A distributor is the third entity in a supply chain. Supply chains begin with the creators of raw materials, which a manufacture purchases to make a product. The distributorship delivers the manufacturer's product to the retailer or merchant. An electrical distributorship is a business that provides distribution services to electrical parts manufacturers. To become an electrical distributor, it helps to have a background in warehousing or supply chain management.
Contact and introduce yourself to electrical parts manufacturers. Find these manufacturers by visiting the National Association Of Electrical Distributors' website. Contact various manufacturers and ask them to send you a new distributor packet or application.
Write a business plan. Distributorships require a warehouse facility and transportation vehicles such as semi-tractor trailers or commercial box trucks. Hire a business attorney or a certified public accountant to write your business plan with your input. They will calculate an estimate of start-up costs.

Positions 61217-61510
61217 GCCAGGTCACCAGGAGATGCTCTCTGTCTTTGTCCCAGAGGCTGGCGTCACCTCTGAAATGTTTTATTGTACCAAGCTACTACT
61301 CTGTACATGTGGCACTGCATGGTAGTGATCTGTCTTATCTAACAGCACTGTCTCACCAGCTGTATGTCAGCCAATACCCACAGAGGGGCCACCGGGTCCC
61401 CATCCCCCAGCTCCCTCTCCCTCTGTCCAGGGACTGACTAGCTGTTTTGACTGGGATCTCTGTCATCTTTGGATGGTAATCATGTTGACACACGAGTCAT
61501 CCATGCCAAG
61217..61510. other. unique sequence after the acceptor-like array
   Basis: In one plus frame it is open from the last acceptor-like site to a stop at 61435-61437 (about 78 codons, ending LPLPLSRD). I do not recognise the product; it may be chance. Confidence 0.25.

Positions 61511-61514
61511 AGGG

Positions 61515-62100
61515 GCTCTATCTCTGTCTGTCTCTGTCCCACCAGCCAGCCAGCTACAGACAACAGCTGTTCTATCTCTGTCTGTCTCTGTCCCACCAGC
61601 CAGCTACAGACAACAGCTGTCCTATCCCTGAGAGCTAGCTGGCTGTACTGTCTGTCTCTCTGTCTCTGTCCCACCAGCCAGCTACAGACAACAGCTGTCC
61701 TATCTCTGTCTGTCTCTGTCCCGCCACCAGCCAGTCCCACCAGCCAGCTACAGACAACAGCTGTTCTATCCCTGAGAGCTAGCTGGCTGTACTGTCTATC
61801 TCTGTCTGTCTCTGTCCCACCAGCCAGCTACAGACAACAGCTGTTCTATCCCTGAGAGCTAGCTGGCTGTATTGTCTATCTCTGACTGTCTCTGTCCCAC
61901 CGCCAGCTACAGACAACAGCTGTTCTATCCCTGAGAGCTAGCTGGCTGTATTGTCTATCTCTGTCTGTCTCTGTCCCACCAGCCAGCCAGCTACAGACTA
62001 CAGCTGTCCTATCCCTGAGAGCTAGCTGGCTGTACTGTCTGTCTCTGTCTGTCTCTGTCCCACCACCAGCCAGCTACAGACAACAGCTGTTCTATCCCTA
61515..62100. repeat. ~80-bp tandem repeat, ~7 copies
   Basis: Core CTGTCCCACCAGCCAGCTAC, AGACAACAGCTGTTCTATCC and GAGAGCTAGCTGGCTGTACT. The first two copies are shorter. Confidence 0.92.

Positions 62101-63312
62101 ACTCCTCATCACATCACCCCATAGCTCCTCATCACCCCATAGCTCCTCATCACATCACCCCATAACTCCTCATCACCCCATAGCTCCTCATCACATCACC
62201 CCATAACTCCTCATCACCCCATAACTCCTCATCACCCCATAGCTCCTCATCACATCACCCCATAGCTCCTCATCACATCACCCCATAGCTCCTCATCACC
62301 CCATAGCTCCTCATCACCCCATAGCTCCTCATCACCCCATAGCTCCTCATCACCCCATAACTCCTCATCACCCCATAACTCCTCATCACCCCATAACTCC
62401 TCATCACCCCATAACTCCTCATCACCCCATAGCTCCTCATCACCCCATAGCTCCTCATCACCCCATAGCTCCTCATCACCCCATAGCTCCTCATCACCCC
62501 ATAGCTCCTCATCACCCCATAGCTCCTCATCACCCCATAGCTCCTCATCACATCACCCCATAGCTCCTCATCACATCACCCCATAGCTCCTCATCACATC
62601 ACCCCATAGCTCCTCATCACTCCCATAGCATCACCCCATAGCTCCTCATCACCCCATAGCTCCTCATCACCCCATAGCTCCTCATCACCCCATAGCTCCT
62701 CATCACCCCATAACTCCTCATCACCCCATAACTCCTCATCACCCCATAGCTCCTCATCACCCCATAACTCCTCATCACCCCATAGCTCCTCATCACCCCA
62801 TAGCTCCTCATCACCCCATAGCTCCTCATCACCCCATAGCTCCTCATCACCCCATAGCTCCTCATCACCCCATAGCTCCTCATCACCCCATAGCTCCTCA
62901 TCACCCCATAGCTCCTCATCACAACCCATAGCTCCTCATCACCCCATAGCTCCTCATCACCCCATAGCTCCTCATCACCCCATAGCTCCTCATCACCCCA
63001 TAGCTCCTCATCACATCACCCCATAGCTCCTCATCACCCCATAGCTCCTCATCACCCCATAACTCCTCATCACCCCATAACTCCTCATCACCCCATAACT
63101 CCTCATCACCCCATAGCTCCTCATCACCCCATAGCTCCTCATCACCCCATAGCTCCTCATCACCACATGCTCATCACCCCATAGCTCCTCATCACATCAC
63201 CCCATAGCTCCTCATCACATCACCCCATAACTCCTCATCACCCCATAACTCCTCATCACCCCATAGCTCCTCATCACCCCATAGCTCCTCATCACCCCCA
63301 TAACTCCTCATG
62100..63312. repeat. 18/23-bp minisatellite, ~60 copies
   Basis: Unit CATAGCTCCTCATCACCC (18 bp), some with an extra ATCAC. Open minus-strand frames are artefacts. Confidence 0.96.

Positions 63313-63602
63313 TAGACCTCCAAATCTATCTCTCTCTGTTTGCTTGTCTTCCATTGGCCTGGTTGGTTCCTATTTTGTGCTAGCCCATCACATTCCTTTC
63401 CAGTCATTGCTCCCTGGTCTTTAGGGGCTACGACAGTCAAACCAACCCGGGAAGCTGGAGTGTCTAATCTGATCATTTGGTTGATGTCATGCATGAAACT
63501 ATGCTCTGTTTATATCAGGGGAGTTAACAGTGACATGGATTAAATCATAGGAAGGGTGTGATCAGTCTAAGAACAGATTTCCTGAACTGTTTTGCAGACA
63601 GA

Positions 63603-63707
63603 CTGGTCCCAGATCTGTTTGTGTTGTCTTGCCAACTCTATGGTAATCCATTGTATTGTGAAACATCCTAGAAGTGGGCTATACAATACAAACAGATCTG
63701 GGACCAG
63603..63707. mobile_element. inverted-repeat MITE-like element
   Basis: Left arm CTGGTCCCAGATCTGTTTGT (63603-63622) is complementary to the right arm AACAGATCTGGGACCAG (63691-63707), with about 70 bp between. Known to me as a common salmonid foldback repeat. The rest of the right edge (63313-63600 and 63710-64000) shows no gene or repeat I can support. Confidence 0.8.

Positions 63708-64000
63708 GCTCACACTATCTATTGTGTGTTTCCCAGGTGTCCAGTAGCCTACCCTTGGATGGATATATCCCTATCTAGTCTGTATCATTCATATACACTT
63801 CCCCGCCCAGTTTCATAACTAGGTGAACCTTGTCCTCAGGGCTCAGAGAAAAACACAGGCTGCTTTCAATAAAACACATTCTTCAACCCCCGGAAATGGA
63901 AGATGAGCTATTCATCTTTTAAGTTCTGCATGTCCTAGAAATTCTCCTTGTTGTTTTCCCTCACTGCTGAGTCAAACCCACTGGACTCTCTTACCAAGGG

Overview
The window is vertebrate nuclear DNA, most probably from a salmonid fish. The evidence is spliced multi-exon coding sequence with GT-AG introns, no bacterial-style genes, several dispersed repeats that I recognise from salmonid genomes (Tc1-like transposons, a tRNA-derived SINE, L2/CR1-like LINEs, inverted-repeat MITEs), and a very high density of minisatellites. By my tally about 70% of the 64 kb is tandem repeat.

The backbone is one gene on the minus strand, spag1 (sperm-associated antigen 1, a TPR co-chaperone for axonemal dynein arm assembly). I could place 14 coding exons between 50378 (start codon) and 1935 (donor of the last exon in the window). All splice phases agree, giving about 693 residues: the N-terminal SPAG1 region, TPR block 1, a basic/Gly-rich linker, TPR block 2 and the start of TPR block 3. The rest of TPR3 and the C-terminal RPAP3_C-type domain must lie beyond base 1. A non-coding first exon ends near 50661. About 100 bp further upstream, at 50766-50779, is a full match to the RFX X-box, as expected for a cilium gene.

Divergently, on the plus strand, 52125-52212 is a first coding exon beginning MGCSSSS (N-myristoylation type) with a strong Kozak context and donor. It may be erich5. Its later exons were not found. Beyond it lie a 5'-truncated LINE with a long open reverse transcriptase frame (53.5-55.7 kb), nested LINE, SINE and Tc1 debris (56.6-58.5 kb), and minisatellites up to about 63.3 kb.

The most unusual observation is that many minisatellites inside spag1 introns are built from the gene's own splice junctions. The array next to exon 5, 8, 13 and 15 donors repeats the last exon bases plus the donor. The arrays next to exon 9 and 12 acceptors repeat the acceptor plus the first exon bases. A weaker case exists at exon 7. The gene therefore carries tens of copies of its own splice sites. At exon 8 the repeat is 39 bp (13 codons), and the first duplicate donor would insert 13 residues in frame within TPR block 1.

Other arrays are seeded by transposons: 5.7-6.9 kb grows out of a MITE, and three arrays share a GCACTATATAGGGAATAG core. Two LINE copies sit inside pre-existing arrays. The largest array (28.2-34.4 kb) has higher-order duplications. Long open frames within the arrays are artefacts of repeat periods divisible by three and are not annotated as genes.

Apply for financing. Go to the Small Business Administration's website and navigate to the financial help section. The SBA lists approved lenders. Search for one in your locality. Take your business plan to the lender and apply for a business loan.
Sign distributorship agreements. Return completed distributor applications to the manufacturers and wait to receive approval. Once in place, you can receive the manufacturer's products and ship said products to retailers.